“Being temporary doesn’t make something matter any less, because the point isn’t for how long, the point is that it happened.”
Extraordinary Means is about both Lane and Sadie who have a strain of TB (Tuberculosis) that is unresponsive to any form of medicine, therefore there is no cure. They are sent to a sanatorium called Latham House where many teens are placed who have TB as to not cause further spread of the disease to the general public. Latham House is a place where the teens aren’t permitted to have cell phones, have very limited internet access, and have strict curfews. The patients at Latham House are required to wear a medical sensor so that the doctors can track and analyze their health. Though there are strict rules to be followed, Sadie and Lane and a few others embark on various “rebellious” adventures, including sneaking out and going to the local Starbucks to get Butterbeer frappucinos (a secret menu item), and having toga parties in the forest after dark.
I absolutely loved this book! I would even consider it to be one of my favourites just because I loved both the characters and the plot! The plot had various light and humorous aspects to it, as well as more deep and sad aspects. It made me laugh and cry. Literally I was trying so hard to hold in the tears but I think I actually did end up shedding one or two tears despite my efforts. The characters were all so original and so easily relatable. Surprisingly I found myself relating the most to Lane. It was interesting that before his time at the sanatorium, his life solely consisted of school and trying to get the best marks possible to get early acceptance to Stanford. So much of Lane’s attention was focused on that, that sometimes he forgot to live his life, and have fun. I can relate to that because I often find myself doing the same thing. However, Latham was meant to be a place for those who are sick to find relaxation and get better, Lane found himself becoming more ill because of the pressure he put on himself to keep up with his AP classes and not fall behind. The character development in this novel was one of the best I’ve read about. Lane learned one of life’s most valuable lessons – that it’s important to live in the moment and not be so obsessed and fixated on the future, that it makes you unhappy.
I also really liked the character Sadie, because she was likable from the beginning with her group of friends and her sneaky ways of stealing internet and smuggling in chocolate. Her relationship with Lane was completely beautiful and together they made their time at Latham House bearable and it gave reason to believe in hope for a cure to their terrible disease.
I give this book 5/5 stars for captivating me from the very first page and making me cry by the last. I really liked the information also provided in the Author’s Note at the conclusion of the novel, because it really put the story into perspective about the construction of the plot and storyline as well as the characters. This book also includes some of my ultimate favourite quotes ever, because they are just so deep and meaningful. Overall, this novel is beautifully written and full of very important lessons. If you haven’t read this book I strongly recommend it because you won’t regret it!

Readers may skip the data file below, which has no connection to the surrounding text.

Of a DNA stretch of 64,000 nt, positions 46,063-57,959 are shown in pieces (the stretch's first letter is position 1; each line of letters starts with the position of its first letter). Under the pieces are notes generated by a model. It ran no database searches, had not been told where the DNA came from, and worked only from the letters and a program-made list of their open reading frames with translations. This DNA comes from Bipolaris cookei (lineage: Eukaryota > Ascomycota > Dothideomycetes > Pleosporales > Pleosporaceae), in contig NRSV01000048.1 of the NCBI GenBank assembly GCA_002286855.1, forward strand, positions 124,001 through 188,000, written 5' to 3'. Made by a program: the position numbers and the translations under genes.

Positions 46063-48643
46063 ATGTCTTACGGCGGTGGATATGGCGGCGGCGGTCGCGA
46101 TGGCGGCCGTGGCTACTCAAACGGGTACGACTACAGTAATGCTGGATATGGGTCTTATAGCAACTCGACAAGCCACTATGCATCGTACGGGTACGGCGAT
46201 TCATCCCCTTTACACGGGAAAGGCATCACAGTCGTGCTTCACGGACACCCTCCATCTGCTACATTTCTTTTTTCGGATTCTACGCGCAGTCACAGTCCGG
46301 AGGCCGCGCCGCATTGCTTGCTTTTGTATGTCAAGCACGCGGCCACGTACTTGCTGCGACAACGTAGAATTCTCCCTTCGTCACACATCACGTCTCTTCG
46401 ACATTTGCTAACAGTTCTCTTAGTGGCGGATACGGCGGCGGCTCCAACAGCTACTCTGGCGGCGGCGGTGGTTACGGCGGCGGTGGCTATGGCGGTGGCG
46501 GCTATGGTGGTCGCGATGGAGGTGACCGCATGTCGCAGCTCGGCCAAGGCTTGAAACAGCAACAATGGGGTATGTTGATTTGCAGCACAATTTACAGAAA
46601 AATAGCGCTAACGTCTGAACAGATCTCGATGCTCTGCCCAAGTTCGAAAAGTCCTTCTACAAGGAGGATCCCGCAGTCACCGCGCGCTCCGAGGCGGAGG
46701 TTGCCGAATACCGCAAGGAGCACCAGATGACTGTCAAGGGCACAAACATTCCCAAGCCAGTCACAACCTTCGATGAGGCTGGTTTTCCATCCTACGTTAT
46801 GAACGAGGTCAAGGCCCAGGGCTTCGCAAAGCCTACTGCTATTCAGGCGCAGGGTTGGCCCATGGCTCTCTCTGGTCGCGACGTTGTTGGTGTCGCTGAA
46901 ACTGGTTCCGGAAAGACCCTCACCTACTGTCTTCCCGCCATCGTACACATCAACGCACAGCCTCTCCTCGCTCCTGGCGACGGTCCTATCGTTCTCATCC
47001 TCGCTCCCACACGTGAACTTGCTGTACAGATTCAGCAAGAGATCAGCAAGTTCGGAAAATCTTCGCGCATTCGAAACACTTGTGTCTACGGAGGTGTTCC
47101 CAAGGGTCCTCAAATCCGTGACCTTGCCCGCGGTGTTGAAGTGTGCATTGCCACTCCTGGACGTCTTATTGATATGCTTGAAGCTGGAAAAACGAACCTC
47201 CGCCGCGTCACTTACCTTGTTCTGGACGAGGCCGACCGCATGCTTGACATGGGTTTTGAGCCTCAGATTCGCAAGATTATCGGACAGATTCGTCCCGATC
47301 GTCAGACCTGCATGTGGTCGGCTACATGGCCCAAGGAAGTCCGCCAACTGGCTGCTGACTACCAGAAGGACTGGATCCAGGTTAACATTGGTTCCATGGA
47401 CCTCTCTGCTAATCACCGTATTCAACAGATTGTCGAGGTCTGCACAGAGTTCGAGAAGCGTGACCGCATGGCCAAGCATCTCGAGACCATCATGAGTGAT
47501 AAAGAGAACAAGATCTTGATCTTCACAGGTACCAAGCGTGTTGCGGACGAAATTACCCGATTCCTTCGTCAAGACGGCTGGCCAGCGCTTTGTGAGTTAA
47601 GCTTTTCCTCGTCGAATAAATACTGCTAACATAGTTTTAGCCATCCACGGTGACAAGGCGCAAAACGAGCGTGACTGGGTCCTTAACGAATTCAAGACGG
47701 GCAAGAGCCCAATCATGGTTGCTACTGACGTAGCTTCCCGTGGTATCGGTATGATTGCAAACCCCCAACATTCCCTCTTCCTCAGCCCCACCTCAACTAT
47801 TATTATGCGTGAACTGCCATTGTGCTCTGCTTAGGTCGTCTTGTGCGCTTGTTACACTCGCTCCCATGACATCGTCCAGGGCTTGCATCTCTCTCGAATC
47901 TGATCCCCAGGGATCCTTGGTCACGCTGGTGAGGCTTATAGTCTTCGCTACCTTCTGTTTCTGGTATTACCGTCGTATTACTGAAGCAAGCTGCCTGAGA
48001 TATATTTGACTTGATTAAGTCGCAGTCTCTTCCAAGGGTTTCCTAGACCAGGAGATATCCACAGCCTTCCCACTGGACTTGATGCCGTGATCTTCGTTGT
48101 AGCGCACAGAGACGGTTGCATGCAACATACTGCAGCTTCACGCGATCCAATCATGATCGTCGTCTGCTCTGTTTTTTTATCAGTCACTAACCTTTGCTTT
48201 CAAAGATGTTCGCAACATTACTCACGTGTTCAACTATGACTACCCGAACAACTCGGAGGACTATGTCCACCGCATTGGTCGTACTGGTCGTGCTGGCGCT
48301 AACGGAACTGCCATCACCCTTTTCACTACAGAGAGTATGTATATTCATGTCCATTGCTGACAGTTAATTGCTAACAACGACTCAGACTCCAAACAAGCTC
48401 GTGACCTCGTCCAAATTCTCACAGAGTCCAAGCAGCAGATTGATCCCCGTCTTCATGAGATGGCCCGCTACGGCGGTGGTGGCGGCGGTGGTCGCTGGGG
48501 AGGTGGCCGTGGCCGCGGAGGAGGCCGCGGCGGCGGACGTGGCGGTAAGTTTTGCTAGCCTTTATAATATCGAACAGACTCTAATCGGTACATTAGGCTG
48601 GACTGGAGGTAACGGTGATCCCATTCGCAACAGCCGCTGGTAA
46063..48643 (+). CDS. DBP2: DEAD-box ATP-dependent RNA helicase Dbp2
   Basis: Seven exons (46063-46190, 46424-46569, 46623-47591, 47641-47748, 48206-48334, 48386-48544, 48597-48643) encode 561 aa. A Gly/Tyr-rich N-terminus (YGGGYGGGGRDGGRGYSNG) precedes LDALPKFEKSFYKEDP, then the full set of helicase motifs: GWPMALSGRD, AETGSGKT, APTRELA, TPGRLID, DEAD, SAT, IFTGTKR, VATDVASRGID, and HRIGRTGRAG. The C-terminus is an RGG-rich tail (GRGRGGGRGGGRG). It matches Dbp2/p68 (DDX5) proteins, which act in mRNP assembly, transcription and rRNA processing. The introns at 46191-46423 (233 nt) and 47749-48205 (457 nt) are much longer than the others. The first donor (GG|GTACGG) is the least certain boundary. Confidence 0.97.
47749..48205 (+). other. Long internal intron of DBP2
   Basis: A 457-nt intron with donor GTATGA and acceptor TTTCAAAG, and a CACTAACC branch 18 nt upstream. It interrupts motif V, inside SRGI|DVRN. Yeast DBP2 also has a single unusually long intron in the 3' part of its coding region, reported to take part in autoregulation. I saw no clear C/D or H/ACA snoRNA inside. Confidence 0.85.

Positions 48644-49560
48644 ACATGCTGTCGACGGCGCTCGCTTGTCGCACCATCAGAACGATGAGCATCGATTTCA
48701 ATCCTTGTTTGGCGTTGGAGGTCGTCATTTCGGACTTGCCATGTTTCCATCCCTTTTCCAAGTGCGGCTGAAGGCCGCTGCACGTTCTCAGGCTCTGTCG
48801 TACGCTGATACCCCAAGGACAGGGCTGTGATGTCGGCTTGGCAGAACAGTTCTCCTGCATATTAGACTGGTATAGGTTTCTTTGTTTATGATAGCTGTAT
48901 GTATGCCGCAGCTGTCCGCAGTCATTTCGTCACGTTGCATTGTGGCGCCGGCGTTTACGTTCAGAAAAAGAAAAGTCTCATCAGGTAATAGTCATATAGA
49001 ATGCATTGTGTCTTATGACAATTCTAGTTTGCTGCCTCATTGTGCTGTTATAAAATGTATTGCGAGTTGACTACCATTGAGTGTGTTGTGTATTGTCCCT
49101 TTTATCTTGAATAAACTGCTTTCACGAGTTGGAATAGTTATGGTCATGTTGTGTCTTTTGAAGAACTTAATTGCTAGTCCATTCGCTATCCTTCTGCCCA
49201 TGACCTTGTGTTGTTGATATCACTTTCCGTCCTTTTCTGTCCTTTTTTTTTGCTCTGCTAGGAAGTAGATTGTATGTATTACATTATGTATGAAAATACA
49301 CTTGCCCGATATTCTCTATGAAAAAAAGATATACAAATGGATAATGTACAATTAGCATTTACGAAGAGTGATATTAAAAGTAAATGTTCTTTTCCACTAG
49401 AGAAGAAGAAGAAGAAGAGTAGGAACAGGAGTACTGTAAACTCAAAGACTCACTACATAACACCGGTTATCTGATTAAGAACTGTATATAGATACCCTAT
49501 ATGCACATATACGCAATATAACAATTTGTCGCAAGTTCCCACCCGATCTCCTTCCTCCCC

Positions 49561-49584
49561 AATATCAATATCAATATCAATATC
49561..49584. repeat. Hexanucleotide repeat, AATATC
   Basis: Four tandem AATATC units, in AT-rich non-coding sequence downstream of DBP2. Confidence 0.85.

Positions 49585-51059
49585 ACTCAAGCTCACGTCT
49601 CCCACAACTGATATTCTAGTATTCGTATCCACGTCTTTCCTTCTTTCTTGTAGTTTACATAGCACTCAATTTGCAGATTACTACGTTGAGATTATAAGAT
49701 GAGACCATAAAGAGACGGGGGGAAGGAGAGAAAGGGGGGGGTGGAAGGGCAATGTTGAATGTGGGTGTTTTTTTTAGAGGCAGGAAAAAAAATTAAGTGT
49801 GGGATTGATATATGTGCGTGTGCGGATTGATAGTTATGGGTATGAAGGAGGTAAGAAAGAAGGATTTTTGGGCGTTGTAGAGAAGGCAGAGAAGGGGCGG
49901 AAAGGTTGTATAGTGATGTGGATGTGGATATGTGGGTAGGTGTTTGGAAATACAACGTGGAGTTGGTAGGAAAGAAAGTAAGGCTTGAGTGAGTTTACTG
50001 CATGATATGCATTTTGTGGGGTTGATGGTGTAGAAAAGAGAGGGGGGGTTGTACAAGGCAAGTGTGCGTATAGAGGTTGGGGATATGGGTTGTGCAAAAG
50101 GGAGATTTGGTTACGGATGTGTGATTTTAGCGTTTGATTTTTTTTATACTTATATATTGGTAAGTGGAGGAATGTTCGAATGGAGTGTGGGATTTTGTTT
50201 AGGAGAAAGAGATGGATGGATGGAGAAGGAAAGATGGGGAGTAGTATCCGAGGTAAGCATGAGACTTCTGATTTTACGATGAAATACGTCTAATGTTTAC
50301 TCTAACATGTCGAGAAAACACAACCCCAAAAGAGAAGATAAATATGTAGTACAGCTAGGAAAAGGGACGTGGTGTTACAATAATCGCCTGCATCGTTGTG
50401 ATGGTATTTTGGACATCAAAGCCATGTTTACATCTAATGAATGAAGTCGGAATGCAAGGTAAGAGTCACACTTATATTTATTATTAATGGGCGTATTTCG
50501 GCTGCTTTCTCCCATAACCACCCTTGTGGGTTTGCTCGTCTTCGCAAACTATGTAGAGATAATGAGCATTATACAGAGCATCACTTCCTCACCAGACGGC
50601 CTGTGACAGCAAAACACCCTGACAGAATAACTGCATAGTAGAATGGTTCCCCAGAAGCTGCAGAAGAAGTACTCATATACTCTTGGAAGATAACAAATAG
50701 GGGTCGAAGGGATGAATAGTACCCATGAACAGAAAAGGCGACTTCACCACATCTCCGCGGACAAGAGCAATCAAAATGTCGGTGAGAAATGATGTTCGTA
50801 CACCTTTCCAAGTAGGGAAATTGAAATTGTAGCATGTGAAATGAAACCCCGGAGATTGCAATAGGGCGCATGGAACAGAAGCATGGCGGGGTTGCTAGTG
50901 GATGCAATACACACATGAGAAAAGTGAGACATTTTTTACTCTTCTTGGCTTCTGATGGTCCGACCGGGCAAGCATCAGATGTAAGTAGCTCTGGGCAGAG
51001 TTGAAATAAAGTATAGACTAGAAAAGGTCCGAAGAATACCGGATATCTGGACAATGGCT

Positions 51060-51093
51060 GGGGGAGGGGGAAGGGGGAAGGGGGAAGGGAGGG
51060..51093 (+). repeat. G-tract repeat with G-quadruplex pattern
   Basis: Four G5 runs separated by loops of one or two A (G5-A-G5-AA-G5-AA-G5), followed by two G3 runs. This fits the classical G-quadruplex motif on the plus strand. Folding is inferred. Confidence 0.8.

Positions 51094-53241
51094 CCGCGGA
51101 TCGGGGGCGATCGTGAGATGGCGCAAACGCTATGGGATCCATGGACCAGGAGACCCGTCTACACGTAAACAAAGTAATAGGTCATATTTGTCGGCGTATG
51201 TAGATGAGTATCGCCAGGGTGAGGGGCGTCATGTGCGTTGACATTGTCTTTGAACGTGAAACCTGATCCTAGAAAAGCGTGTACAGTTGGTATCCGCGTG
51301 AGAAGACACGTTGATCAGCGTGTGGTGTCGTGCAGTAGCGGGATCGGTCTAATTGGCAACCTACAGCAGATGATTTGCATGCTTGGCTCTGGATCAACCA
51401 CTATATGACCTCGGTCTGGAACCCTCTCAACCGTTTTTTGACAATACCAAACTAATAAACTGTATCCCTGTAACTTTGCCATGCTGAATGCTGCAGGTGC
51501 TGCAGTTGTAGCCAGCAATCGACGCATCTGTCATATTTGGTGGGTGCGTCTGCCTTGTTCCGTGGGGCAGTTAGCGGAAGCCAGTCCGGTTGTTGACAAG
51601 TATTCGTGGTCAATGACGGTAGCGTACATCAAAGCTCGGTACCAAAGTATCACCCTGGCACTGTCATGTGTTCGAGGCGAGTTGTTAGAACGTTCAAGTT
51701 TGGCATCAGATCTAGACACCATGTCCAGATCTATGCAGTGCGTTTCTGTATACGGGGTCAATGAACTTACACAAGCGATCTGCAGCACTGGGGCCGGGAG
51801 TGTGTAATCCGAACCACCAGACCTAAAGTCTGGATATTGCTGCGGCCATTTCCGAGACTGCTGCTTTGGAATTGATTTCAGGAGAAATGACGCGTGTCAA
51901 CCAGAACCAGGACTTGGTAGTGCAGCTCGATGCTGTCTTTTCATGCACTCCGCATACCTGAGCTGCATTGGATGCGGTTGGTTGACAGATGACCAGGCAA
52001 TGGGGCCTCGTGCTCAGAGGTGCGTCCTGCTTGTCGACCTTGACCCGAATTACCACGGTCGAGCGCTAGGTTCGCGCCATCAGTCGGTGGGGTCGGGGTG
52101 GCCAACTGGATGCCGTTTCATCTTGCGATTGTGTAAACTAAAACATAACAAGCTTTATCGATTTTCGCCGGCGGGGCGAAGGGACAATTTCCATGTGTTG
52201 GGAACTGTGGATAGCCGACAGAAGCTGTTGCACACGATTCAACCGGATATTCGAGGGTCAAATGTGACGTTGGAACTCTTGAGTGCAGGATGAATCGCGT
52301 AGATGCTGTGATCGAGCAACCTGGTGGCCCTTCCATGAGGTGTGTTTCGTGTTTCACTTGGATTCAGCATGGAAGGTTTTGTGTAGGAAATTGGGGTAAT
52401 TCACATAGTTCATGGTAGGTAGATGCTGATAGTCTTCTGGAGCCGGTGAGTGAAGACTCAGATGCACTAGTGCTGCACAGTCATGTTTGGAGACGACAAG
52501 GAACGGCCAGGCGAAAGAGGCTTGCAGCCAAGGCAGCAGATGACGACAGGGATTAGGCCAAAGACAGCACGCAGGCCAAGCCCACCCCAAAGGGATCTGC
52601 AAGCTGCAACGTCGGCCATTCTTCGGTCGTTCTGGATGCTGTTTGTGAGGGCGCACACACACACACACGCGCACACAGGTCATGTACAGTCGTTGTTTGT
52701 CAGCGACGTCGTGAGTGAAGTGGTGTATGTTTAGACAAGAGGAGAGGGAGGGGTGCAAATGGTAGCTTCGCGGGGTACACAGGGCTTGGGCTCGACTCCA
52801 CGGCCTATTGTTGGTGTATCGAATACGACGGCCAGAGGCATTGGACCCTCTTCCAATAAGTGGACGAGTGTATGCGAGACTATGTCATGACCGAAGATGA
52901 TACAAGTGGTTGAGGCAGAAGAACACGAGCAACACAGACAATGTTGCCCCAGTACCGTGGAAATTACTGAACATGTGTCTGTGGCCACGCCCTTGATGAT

Some of my Favourite Quotes from the Novel:
“We mourn the future because it’s easier than admitting that we’re miserable in the present.”
“There’s a difference between being dead and dying. We’re all dying. Some of us die for ninety years, and some of us die for nineteen. But each morning everyone on this planet wakes up one day closer to their death. Everyone. So living and dying are actually different words for the same thing, if you think about it.”
“I’ll meet you there. I’ll wait for you there. And I hope I’m waiting a very long time.” (I’m pretty sure this is when I started crying, just saying.)
“Because TB wasn’t like cancer, something to be battled while friends and family sat by your bedside, saying how brave you were. No one held our hands; they held their breath. We were sent away to places like Latham to protect everyone else, because it was better for them.”
“Marina rolled her eyes. “Besides, I saw the way you were staring at each other during lunch. You tow are so completely Pride and Prejudice.”
“But that’s the thing about odds. Roll a die twice, and you expect two different results. Except it doesn’t work that way. You could roll the same side over and over again, the laws of the universe intact and unchanging with each turn. It’s only when you consider the past that the odds change. That things become less and less likely.”